#1 priority for November would be the 2010 Hall of Merit Election.

Other than that, I see no problem with hashing out a process over the rest of 2009 and starting with votes in January 2010.
   97. John (You Can Call Me Grandma) Murphy Posted: October 13, 2009 at 09:34 PM (#3351301)
And so what also is needed is a timeline. I would be happy to write up a process and submit it to you two and then when you're on board, obviously it would be submitted to the membership for discussion. I will review all of this discussion and try to put together a process that will be more rather than less likely to appeal to those who've commented.

What if we said we are going to do that (hash out the process) the rest of this year? I will send you a draft process by November 1. And we will launch our first MVP vote in the second week of January 2010.


Marc, if you're willing to write it up, that would be great. Starting it in January sounds right, too.
   98. DanG Posted: October 13, 2009 at 11:44 PM (#3351379)
What's the point? As concisely as possible, why do this? What is our raison d'etre, our reason for being?

I ask this not to be snarky, but to know what it is we hope to accomplish. With the Hall of Merit we wanted to establish an alternative to the Coop that was built on reasoning and evidence, rather than ignorance and cronyism; to identify, as objectively as possible, who really are the greatest players, those deserving to be in the circle of the best 237 players.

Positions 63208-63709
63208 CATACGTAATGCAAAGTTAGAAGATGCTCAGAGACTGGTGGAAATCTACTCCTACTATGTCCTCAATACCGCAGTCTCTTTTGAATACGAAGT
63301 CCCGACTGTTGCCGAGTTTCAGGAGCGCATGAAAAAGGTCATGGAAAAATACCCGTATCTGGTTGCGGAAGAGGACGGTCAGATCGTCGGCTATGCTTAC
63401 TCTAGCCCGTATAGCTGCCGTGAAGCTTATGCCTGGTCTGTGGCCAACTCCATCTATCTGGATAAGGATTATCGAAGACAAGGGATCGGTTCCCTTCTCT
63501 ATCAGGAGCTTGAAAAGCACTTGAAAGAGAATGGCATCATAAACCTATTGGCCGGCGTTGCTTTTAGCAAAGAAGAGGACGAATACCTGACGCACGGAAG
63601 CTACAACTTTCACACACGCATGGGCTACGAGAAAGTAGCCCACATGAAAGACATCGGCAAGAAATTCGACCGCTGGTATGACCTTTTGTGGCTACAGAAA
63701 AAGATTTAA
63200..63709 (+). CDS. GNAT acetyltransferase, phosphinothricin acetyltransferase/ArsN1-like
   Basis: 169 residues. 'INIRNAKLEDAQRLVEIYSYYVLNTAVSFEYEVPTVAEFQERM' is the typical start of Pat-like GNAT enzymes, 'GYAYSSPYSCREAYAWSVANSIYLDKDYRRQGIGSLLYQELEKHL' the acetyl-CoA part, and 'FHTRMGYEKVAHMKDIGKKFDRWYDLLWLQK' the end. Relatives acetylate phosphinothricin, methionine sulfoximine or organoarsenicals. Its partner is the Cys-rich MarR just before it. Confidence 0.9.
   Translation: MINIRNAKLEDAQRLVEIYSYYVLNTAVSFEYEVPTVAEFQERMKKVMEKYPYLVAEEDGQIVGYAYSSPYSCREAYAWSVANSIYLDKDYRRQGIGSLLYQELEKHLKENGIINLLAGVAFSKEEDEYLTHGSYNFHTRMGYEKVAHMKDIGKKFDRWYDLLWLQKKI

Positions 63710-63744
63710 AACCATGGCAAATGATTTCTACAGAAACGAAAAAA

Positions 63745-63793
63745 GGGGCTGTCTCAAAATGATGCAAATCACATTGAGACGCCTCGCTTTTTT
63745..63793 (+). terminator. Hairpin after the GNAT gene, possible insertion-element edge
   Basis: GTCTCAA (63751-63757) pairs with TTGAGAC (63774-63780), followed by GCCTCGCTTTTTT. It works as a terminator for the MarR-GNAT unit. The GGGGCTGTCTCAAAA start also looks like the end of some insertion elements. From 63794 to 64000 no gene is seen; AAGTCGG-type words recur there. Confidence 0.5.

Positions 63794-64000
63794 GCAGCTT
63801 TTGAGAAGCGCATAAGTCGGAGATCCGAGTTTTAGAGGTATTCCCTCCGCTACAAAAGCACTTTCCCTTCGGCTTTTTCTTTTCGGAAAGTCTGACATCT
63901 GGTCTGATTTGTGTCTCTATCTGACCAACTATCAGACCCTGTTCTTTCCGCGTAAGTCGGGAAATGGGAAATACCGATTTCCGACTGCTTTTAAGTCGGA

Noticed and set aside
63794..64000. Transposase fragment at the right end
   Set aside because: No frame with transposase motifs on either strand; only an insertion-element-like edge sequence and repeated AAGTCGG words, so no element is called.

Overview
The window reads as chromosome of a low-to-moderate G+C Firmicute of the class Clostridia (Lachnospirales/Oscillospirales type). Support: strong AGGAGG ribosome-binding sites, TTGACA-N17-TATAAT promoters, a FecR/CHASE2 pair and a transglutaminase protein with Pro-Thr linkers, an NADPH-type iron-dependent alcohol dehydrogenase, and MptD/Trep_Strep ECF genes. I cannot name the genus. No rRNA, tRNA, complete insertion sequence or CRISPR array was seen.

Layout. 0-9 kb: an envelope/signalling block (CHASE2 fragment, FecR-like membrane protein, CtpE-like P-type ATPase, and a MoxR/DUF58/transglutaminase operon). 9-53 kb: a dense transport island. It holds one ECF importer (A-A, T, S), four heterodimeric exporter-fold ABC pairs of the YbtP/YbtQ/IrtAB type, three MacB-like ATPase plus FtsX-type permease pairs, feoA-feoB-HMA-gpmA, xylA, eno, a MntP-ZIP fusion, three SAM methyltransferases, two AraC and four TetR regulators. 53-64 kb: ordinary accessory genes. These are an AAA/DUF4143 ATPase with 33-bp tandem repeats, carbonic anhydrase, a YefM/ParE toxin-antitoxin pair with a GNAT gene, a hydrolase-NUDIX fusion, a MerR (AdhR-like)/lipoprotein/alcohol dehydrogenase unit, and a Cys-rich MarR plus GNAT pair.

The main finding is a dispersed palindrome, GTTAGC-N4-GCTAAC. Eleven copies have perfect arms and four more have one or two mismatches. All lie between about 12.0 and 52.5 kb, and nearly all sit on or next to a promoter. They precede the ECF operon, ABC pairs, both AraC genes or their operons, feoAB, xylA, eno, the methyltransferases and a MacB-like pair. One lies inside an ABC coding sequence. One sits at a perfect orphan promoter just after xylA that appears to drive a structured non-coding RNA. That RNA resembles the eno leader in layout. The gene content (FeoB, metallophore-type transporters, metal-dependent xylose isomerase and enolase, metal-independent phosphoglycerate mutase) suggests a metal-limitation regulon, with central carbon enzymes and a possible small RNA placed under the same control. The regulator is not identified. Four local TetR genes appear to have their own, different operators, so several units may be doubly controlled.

So now...what? To say a player was, for example, the greatest pitcher in a particular league isn't really saying much. In most elections the result is obvious. Are we really breaking so much new ground here?

In the HoM, it's the players at the margins that are the most interesting, the ones we spend the most time trying to get right. How does that idea apply in this project? In the HoM, we find fascination in comparing our differences with the Coop. How will the results in this project spark a similar fascination?

I think the HoM results speak loudly that the HOF processes and the selections it produces are in need of reform.
Will our results produce any utility in making a case towards reforming an existing award or honor?

Again, I don't want to be seen as a naysayer or a provocateur. I'm just trying to create focus. Why do this?
   99. DL from MN Posted: October 13, 2009 at 11:54 PM (#3351382)
If you're filling out a list of the top 10 players/pitchers there will be plenty of margins to explore
   100. DanG Posted: October 14, 2009 at 02:22 AM (#3351445)
If you're filling out a list of the top 10 players/pitchers there will be plenty of margins to explore
Sure, but is it meaningful? In the HoM we were delineating the margins of the Hall, a relatively Big Thing. Does making the distinction between the 10th and 11th best pitchers in the AL in 1942 tell us anything we can use?